In the Bookcase


Book Review: Shawl Straps

Louisa May Alcott Reading Challenge

Shawl-Straps by Louisa May Alcott (4 star review)

Aunt Jo's Scrap Bag #2

written by Louisa May Alcott

128 pages // published in 1872 // vintage travel fiction


Unlike the other volumes in this series, which are books of childrens' stories, Shawl-Straps is a novel. It is the story of Amanda, Matilda, and Lavinia, three sisters who are travelling in Europe. The book is based on Louisa May Alcott's own travels with her sister. She states in the preface:
"There is a sort of fate about writing books of travel which it is impossible to escape. It is vain to declare that no inducement will bribe one to do it, that there is nothing new to tell, and that nobody wants to read the worn-out story: sooner or later the deed is done, and not till the book is safely shelved does peace descend upon the victim of this mysterious doom. The only way in which this affliction may be lightened to a long-suffering public is to make the work as cheerful and as short as possible. With this hope the undersigned bore has abstained from giving the dimensions of any church, the population of any city, or description of famous places, as far as in her lay; but confined herself to the personal haps and mishaps, adventures and experiences, of her wanderers." - Louisa M. Alcott, November 1872.

My Review

4 Star Rating

A delightful trek across Europe...

So, I assumed this would be a continuation of Aunt Jo's Scrap Bag #1... (being a collection of short stories) but my assumption was wrong. Shawl-Straps is, in fact, a whole little novel in itself. It follows the travels of a band of three American unmarried girls as they visit various places in Europe.

It might be fun to actually follow in the footsteps of these girls and perhaps travel along a similar route across Europe and visit many of the same landmarks as they did in France, Switzerland, Italy, and England. To do so would be seeing Europe a bit through Louisa's very own eyes, I feel like – of course with the difference of almost a hundred years!

The girls do get to visit some places that are in Charles Dickens' novels, and that was an interesting point to note, as I know that Louisa was a fond admirer of Dickens' writings.

At one point, the merry travelers have to decide to leave the heavier luggage behind and press on with only their shawl straps. I never could quite decide exactly what actual shawl straps look like, or how you carry it, even though it sounds like a delightful vintage device...

Author and blogger Susan Bailey was able to provide me with an illustration from a copy of Shawl-Straps published in the 1920s. In this picture, we see one of the young ladies holding a strap that (I assume) connects to a shawl for holding items inside – to carry as a small bundle with a handle? You can make your own assumptions, as based on the illustration:

Shawl Straps illustration

Also, here are 2 more illustrations of shawl straps, available online. This next one is a diagram of an actual patent design. From this, we can see it has two belt-like straps that enclose the shawl (or other articles), and has a handle for easy carrying.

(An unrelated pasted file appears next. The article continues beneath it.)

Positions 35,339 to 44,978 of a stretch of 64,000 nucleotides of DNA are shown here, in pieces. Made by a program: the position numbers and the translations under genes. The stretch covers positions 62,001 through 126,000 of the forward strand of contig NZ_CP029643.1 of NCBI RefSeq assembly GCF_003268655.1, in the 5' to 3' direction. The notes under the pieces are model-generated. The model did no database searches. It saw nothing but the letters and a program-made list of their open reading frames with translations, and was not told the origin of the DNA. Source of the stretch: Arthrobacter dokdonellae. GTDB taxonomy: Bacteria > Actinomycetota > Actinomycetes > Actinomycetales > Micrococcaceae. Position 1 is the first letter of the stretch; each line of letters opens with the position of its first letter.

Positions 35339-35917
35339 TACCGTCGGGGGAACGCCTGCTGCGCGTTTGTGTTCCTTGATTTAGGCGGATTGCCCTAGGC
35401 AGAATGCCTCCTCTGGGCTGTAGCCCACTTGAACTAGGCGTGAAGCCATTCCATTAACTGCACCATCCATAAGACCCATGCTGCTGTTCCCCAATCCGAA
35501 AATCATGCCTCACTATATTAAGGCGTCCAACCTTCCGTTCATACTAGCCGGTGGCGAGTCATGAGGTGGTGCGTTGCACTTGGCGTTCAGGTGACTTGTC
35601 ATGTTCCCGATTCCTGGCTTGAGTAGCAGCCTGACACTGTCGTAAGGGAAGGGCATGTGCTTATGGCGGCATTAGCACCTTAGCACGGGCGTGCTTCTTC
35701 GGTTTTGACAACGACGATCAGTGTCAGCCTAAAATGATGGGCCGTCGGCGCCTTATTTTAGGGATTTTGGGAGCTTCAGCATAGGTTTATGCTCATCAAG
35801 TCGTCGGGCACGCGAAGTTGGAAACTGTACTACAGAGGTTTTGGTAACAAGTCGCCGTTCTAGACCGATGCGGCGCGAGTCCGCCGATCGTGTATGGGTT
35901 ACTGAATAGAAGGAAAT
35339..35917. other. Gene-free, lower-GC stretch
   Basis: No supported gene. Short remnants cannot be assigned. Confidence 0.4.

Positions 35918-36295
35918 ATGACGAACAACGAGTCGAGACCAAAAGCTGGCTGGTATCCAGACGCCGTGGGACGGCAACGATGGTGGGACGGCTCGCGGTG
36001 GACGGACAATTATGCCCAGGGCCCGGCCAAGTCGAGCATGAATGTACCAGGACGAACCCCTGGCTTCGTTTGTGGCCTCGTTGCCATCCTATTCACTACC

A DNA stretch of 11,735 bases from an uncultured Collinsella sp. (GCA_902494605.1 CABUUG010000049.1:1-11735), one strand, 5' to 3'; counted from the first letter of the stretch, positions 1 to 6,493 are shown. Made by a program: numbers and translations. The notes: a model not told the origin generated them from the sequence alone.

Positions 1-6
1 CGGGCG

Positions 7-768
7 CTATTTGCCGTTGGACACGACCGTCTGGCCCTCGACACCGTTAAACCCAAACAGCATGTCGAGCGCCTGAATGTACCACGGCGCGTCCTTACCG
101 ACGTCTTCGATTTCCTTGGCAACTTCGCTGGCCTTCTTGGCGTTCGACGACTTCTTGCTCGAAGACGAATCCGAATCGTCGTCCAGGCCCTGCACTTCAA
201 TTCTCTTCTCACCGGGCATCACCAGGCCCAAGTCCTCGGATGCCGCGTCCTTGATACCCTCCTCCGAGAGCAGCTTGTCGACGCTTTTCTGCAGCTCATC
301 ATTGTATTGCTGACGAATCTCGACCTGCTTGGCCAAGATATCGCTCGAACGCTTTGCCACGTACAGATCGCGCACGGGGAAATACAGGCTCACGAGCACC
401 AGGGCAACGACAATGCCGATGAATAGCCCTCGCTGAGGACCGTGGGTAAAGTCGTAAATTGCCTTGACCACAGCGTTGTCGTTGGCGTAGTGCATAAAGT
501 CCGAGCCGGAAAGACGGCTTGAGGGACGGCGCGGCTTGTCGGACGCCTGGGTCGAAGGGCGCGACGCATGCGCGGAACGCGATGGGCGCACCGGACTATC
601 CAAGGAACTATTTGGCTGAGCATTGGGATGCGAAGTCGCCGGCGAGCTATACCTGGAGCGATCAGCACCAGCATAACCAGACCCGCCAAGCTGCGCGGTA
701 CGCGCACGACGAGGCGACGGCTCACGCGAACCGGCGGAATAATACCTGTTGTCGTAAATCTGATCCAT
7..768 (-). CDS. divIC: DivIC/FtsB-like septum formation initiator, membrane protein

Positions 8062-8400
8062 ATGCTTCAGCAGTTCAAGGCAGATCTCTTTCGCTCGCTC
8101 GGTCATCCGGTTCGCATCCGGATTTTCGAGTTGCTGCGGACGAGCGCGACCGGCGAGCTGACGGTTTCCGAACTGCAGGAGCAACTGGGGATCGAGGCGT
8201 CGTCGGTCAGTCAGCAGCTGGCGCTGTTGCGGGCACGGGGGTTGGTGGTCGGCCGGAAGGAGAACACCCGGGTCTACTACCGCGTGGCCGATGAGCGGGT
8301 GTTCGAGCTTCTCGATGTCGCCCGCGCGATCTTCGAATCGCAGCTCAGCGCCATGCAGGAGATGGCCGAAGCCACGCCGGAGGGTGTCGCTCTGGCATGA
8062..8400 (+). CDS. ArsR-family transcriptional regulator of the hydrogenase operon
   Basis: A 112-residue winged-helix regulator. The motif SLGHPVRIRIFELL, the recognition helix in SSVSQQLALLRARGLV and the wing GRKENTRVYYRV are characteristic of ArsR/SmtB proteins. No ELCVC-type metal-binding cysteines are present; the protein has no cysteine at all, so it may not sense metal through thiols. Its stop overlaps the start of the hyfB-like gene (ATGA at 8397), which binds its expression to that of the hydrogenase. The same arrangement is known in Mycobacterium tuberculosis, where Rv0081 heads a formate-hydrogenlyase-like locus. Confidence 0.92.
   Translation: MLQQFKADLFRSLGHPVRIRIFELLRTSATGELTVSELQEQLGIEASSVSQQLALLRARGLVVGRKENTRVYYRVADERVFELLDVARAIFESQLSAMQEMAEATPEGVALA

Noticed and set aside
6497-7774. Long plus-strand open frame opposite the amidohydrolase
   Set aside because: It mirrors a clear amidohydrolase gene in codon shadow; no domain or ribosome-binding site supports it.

Shawl Straps illustration
// via The Portal to Texas History //

Lastly, another view showing the shawl strap in use, with a bundle rolled up inside.

Shawl Straps illustration
// via Bustles and Bows //

Overall, I give this book 4 stars because, although not amazing (sometimes a bit long-winded), and although not of seemingly much literary merit in Louisa's canon... it's still a charming tale that I could freely recommend to anyone (young or old) to read; whether they enjoy it is up to them.

My 1st book is complete for the Louisa May Alcott reading challenge.

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If you'd like to learn more about the Louisa May Alcott reading challenge, or to sign-up, just visit this link to start at the beginning.


  1. It sounds like a fun read, just to see Europe through her eyes.

    1. Barbara,
      Definitely! It's a fun European experience. :)

  2. Tarissa, this was a great review! This sounds like a really fun read and makes me hope that one day I realize my dream of seeing Europe. I will definitely add this one to my list. Thank you for including the illustrations.

    1. Joel, thanks!
      Shawl Straps is definitely a fun little travelogue. It made me want to go see all the European sights they were seeing in the story. It would be great to be reading the book while traveling in the same locations.

  3. This looks like an interesting read, always wondered about more details to do with time in Europe! (We don't get as much in Little Women, though there are lots of tantalizing hints as beautiful places.) I really appreciate all the research into those lovely illustrations too that give some insight into art and travel at the time :)

    1. Trix, Shawl Straps will definitely take you on an exciting sight-seeing adventure through European cities. While I don't feel like the girls in Shawl Straps are as multi-facted as the March sisters, it was really the landmarks and interesting places that took the cake for me. It might be nice to visit some of those same places now.